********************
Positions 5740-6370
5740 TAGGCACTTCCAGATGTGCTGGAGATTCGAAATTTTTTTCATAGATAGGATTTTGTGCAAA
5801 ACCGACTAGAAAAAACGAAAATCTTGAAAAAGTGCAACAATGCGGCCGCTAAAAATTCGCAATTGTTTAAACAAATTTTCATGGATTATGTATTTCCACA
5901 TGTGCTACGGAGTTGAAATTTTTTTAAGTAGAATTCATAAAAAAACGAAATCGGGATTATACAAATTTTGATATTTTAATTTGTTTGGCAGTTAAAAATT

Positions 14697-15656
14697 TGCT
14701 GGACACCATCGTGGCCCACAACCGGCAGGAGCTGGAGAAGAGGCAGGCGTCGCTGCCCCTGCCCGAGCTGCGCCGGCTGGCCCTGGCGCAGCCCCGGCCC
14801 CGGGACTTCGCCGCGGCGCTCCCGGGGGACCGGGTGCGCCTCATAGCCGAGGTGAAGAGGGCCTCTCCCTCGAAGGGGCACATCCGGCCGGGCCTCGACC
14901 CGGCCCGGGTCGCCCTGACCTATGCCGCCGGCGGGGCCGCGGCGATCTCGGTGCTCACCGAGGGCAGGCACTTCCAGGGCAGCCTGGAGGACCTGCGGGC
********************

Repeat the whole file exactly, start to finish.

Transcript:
Positions 5740-6370
5740 TAGGCACTTCCAGATGTGCTGGAGATTCGAAATTTTTTTCATAGATAGGATTTTGTGCAAA
5801 ACCGACTAGAAAAAACGAAAATCTTGAAAAAGTGCAACAATGCGGCCGCTAAAAATTCGCAATTGTTTAAACAAATTTTCATGGATTATGTATTTCCACA
5901 TGTGCTACGGAGTTGAAATTTTTTTAAGTAGAATTCATAAAAAAACGAAATCGGGATTATACAAATTTTGATATTTTAATTTGTTTGGCAGTTAAAAATT

Positions 14697-15656
14697 TGCT
14701 GGACACCATCGTGGCCCACAACCGGCAGGAGCTGGAGAAGAGGCAGGCGTCGCTGCCCCTGCCCGAGCTGCGCCGGCTGGCCCTGGCGCAGCCCCGGCCC
14801 CGGGACTTCGCCGCGGCGCTCCCGGGGGACCGGGTGCGCCTCATAGCCGAGGTGAAGAGGGCCTCTCCCTCGAAGGGGCACATCCGGCCGGGCCTCGACC
14901 CGGCCCGGGTCGCCCTGACCTATGCCGCCGGCGGGGCCGCGGCGATCTCGGTGCTCACCGAGGGCAGGCACTTCCAGGGCAGCCTGGAGGACCTGCGGGC